I am not sure what you mean by "muskets" on the earlier badges. The first rifles that I am familiar with were the Krag that appears on the Expert badge about the time it was introduced circa 1903. The Krags remained on the badge for many years, but certainly were replaced by the Model 1903 prior to WW1. Earliest badges were two piece with applied rifles, normally a "generic" Krag, but the one piece badge with the safety pin catch also were in use prior to WW1. This is not to say that the earlier style was not used during WW1, it certainly was and commonly so, but the later one piece version with improved catch and Model 1903 rifles was certainly in use by 1916 or even earlier. I don't see any problem with the engraved badge shown being "of the period" especially since it was late in the war.

Gold colored badges (for some reason called "bronze" by the Army) were awarded to Militia (National Guard) troops who fired a special course called the Qualification Course, Organized Militia as opposed to the Qualification Course, Regular Army. The Marines, according to what information I have available, fired the same course as the Regular Army.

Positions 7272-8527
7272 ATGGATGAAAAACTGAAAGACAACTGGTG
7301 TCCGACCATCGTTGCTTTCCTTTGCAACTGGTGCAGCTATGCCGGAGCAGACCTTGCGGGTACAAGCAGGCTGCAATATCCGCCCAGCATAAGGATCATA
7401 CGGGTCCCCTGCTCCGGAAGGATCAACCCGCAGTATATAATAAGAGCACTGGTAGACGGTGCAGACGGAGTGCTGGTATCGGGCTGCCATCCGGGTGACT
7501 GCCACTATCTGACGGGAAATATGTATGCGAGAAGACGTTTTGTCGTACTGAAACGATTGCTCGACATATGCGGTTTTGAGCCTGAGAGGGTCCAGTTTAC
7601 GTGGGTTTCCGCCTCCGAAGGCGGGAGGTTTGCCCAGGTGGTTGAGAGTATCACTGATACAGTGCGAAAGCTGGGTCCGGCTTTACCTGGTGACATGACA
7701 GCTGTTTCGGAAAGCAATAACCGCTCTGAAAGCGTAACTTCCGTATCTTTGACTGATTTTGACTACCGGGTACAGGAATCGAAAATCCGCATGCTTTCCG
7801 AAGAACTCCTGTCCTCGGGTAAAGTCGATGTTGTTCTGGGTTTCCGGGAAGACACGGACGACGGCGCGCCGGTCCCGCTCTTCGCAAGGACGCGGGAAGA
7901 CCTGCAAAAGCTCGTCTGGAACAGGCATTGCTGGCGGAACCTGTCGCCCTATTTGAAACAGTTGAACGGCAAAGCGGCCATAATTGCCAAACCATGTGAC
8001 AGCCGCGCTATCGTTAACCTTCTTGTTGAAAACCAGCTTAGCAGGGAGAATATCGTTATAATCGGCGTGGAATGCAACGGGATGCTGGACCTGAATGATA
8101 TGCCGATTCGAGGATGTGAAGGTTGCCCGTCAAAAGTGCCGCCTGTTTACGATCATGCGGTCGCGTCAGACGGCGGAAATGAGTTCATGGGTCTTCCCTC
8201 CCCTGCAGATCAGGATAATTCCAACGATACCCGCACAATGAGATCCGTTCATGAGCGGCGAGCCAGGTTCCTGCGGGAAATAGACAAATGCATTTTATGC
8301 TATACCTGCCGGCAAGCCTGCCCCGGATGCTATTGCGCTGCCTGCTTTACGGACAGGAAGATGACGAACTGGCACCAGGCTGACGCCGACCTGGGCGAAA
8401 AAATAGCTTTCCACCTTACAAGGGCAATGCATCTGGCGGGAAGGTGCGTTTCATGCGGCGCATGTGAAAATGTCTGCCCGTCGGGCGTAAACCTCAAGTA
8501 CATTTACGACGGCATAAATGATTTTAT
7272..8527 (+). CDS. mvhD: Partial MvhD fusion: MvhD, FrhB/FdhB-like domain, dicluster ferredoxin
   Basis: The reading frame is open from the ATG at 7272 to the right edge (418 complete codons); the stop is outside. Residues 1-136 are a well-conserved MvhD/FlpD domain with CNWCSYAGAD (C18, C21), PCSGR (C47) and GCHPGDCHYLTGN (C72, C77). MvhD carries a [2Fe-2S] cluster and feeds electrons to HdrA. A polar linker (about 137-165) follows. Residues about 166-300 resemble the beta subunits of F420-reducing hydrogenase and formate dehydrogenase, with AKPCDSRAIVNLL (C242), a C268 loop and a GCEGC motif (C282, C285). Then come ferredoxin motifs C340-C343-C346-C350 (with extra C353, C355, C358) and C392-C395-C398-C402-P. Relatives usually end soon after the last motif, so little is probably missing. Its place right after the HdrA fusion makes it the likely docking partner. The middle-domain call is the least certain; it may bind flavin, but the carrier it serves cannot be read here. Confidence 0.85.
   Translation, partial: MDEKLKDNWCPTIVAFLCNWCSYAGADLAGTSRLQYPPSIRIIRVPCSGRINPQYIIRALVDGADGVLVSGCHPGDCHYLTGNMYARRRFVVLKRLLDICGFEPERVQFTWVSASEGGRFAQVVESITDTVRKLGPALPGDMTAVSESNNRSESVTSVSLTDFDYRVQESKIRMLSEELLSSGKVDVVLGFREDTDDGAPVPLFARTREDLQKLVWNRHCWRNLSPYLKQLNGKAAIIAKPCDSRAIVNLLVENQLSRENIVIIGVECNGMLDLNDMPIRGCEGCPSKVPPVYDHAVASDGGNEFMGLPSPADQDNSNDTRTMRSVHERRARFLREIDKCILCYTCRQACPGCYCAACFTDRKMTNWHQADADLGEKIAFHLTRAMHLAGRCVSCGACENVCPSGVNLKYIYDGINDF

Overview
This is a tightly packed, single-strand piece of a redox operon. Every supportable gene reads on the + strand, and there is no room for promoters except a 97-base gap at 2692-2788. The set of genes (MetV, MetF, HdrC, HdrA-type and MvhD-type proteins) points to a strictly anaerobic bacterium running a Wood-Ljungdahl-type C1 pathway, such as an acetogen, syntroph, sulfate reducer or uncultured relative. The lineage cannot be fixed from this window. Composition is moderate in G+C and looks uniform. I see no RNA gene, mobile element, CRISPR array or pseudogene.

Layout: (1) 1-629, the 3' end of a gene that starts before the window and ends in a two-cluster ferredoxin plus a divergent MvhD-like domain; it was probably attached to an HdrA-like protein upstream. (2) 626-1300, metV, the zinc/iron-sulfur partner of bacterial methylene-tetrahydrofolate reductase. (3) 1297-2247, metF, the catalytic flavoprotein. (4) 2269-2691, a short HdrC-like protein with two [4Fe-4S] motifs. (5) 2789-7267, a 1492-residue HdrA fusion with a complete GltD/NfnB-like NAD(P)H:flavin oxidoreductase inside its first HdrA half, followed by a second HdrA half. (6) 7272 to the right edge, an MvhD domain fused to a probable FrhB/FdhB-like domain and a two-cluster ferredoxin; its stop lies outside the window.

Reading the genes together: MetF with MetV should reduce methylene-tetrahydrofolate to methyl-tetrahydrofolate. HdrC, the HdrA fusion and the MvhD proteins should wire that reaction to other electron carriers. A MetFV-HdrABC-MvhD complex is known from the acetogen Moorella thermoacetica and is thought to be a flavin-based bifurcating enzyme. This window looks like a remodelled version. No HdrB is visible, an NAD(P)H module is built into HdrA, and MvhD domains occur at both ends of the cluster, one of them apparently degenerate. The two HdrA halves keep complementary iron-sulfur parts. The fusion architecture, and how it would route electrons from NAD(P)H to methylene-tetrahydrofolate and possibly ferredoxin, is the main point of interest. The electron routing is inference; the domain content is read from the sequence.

Shown here is the front and back of a Expert Rifleman badge that came from a local National Guard soldier who served in the WV Guard prior to WW1. I have the box it came in marked as One Expert Rifleman's Badge, Bronze and Rock Island Arsenal. Whether made there or procured by them for issue I do not know. However, it is dated 1916 and is one piece with the safety pin catch and crossed M1903 rifles as shown in the first post.

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Gary: He qual'ed ER 20 Jun 18 while at Paris Island....received the badge 27 Jun 18. Middle initial is "E" looks like he spent his time at Paris then out in 1919...seems to have disappeared May 1919 but cant find him past Apr

 

Photo of the ER in the '17 regs shows a Krag

 

Dirk,

 

I'm thinking we need to contribute donations to you for your ancestory subcription. You have been providing invaluable information to us! :) The ancestory archives match the engraving, but I'm certain this wasn't his 1918 "issue" badge. He most likely had the much later badge engraved during the WWII patriotic fervor.